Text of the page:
LPCCs may use many psychological tests, within the context of an ongoing counseling relationship. They may not, however, use “projective” tests of personality (such as the Rorschach test), individually administered intelligence tests, neuropsychological tests, or a battery of three or more tests to assess psychosis, dementia, amnesia, cognitive impairment, or criminal behavior.

4. Educational Psychologists (LEPs)

LEPs can serve a variety of functions, all of which must pertain to “academic learning processes” or “the educational system.” These include performing educational evaluations, diagnosing psychological disorders relating to academic learning, administering and interpreting psychological tests relating to academic learning, and providing “psychological counseling.”

California law requires that you not only be licensed, but that you communicate the details of your licensure to each client. The following specific rules apply. We strongly advise that, for each one, you provide the information on an informed consent form signed by the client. That way, there is no doubt you communicated the required material.

  • Include your full name as filed with the board, your licensure, and your license number on your informed consent form, just as you do on all your marketing materials. For your required disclosures in all advertising, see our Law & Ethics CE No. 3, Managing Your Practice under California Law.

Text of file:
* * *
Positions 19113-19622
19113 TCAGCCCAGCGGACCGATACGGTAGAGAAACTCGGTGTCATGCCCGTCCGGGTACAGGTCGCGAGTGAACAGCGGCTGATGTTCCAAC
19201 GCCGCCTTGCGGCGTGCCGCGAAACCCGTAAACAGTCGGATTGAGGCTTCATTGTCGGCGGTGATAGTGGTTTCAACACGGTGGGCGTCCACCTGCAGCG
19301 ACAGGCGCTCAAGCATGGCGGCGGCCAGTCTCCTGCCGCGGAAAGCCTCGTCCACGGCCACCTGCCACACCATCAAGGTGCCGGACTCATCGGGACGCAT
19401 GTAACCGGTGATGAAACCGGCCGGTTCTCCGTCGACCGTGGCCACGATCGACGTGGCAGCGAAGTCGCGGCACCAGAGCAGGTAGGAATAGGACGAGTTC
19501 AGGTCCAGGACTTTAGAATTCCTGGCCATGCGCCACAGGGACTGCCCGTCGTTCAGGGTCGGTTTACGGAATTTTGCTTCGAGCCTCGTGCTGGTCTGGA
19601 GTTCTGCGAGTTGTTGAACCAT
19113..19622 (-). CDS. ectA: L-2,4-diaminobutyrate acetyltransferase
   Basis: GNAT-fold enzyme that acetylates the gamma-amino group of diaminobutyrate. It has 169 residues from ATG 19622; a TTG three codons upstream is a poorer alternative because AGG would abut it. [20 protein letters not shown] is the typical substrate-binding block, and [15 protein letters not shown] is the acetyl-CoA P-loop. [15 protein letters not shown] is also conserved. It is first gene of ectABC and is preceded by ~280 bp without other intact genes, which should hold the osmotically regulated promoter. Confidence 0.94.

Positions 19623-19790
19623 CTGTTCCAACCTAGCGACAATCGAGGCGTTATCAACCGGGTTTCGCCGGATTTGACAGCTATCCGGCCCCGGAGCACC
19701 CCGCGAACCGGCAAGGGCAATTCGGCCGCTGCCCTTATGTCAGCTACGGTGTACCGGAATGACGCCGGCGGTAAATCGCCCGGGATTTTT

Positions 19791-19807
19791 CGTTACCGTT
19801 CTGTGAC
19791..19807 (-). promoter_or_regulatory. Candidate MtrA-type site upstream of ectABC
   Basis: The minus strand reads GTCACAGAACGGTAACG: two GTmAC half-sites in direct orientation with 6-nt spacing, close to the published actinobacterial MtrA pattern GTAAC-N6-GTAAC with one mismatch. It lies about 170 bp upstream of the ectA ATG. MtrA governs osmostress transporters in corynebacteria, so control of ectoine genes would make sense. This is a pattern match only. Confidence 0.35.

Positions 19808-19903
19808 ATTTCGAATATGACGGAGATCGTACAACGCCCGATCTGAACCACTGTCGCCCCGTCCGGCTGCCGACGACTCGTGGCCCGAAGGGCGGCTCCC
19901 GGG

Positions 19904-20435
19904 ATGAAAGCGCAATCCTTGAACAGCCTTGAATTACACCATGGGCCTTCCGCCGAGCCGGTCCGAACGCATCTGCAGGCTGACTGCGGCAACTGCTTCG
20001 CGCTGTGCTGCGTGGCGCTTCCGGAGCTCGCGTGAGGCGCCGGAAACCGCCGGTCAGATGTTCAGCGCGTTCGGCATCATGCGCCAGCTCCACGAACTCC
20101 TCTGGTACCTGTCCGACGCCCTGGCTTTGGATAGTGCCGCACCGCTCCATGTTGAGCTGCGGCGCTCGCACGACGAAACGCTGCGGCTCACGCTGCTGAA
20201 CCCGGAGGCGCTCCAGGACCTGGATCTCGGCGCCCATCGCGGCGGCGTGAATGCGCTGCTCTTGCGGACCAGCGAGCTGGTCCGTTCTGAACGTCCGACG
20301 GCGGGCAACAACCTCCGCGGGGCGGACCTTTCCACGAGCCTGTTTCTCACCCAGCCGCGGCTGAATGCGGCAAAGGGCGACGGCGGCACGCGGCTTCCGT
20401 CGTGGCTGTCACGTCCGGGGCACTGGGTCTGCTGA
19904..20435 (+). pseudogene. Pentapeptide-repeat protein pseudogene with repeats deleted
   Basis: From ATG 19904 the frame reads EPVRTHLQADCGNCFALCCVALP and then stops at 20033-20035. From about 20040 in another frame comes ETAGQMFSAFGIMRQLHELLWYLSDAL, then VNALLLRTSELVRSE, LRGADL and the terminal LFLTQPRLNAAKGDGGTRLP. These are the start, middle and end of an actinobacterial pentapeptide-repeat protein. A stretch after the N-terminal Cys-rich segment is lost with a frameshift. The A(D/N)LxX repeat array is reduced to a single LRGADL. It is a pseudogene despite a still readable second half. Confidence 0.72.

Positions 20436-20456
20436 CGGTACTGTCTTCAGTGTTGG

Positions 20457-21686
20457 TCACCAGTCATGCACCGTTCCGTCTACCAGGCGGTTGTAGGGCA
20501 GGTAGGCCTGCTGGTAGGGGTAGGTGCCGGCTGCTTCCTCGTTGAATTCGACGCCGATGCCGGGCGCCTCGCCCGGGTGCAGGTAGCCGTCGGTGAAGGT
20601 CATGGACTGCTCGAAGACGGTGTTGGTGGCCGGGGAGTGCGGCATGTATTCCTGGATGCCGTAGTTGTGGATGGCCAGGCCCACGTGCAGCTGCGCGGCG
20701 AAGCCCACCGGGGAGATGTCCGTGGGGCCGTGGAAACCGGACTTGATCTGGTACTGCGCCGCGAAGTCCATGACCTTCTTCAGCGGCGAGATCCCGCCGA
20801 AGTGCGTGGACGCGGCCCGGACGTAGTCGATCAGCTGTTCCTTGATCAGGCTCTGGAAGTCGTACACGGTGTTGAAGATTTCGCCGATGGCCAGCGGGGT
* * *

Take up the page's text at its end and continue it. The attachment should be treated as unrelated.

• If you are providing therapy under a fictitious business name, inform the client prior to beginning treatment of the names and licensures of the owners of the practice. (See, e.g., Cal. Bus. & Prof. Code § 4980.46.)
  • If you are a trainee, intern, or associate (i.e., not licensed yet), inform each client before beginning treatment that you are unlicensed. Say that you are, for example, an “unlicensed Associate Clinical Social Worker.” Also tell the client that you are providing therapy under supervision, and provide the name and licensure of your supervisor. Tell the client verbally, and put it on your informed consent form as well. (See, e.g., Cal. Bus. & Prof. Code § 4980.44(c).)
  • Last, do not forget this simple rule: display your license in a conspicuous place at your primary place of business.

For detailed guidance to complying with California rules, see our Law & Ethics CE No. 3, Managing Your Practice under California Law.

For broader guidance about practicing within your scope of licensure and your scope of competence, see ourLaw & Ethics CE No. 1, Minimizing Legal-Ethical Risk in Psychotherapy

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Topics: Continuing Education